December 25 – Photo – a present to yourself
Sift through all the photos of you from the past year. Choose one that best captures you; either who you are, or who you strive to be. Find the shot of you that is worth a thousand words. Share the image, who shot it, where, and what it best reveals about you.
(Author: Tracey Clark)
This Christmas has been nothing like what I thought that it would be. Normally, I’m full of the Christmas spirit, annoyingly chipper and brimming with good will. I put up our Christmas tree on Thanksgiving weekend, and don’t take it down until New Year’s Day or so. I listen to lots of Christmas music. We have all sorts of silly little traditions, from spending Christmas Eve with my parents, to taking a very long walk before the kids go to bed (a hold-over from when they were little & we were trying to wear them out.) Once the kids are in bed, Dave & I pour a glass of wine, turn on “A Christmas Story,” and wrap all of the presents.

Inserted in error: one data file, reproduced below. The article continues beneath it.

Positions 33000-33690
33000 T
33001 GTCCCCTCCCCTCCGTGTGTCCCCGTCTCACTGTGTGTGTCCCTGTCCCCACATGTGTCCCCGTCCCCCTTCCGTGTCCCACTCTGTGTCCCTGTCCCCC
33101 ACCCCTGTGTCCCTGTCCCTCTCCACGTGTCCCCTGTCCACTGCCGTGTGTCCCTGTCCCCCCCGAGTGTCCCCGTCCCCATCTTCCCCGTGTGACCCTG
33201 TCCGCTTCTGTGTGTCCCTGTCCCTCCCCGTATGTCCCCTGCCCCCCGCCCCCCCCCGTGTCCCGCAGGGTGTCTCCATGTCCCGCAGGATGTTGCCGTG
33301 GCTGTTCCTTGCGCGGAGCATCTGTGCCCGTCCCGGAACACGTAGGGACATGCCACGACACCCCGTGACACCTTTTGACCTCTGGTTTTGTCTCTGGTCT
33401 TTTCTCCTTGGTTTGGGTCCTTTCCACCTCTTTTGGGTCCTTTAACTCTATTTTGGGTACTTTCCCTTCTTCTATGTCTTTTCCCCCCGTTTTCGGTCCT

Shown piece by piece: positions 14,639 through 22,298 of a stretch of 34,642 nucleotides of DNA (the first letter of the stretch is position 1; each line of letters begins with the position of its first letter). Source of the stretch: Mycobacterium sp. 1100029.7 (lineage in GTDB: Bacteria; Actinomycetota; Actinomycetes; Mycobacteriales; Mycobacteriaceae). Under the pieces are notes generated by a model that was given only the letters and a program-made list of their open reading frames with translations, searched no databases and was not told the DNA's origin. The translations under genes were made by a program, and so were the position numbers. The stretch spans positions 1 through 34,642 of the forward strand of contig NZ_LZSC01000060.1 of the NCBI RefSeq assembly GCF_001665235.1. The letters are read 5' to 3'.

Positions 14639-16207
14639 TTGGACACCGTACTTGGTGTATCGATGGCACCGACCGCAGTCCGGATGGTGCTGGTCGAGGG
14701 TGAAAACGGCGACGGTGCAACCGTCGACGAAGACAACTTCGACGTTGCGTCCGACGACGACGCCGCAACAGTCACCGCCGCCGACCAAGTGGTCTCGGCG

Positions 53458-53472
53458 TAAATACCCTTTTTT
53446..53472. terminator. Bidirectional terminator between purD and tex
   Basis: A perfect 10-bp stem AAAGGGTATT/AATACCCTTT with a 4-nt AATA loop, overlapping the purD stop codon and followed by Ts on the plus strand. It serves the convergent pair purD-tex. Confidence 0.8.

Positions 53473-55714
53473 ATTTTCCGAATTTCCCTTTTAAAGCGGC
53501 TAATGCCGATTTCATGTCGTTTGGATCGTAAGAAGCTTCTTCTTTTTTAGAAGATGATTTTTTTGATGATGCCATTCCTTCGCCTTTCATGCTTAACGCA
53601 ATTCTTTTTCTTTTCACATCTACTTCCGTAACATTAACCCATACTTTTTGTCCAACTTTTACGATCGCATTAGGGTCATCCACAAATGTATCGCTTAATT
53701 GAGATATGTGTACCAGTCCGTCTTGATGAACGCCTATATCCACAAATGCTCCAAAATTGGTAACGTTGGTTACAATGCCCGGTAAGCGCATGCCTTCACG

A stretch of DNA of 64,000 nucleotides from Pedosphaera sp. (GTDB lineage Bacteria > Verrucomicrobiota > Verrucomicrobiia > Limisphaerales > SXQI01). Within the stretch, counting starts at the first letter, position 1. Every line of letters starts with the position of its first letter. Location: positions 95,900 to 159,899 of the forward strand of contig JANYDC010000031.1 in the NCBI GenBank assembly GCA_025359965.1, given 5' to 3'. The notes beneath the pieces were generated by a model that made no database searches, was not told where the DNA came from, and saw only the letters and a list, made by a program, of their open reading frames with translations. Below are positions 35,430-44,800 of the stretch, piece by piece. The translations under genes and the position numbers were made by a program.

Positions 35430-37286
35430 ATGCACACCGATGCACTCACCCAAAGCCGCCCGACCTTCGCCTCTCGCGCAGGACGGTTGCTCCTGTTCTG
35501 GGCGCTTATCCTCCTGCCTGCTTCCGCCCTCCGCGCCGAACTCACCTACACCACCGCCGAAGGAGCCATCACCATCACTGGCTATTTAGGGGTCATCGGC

This year, Dave’s been down with the flu for over two weeks. He’s had moments where he felt better, but then would relapse. It’s seemed to be centered in his neck & head. Dave is the type that is always doing something. He never goes to the doctor, because he’s never sick. These past couple of weeks have been very unusual.
When we got home from my mom’s last night, Dave was wiped. He was in bed, sound asleep, by 7:30. Isabel, teenager that she is, was in bed, sleeping soon after. So much for the walk, or the present wrapping. I was on my own.
I’ll admit, I had quite the pity party last night. I was mad that it took me until 2:30 to wrap everything, clean up the mess, and get all of the presents set up just so. I was mad that nobody seemed to remember that I had done the bulk of the prep, shopping, and would most certainly be up again at 6:00. I would be cooking for the in-laws, due over at noon, Christmas Day. In addition, I’ve already been a weepy, touchy wreck, with my grandmother’s death a couple of weeks ago.
When we got up, we started the morning by sniping at each other. I was exhausted, and was playing the victim…never a pretty sight.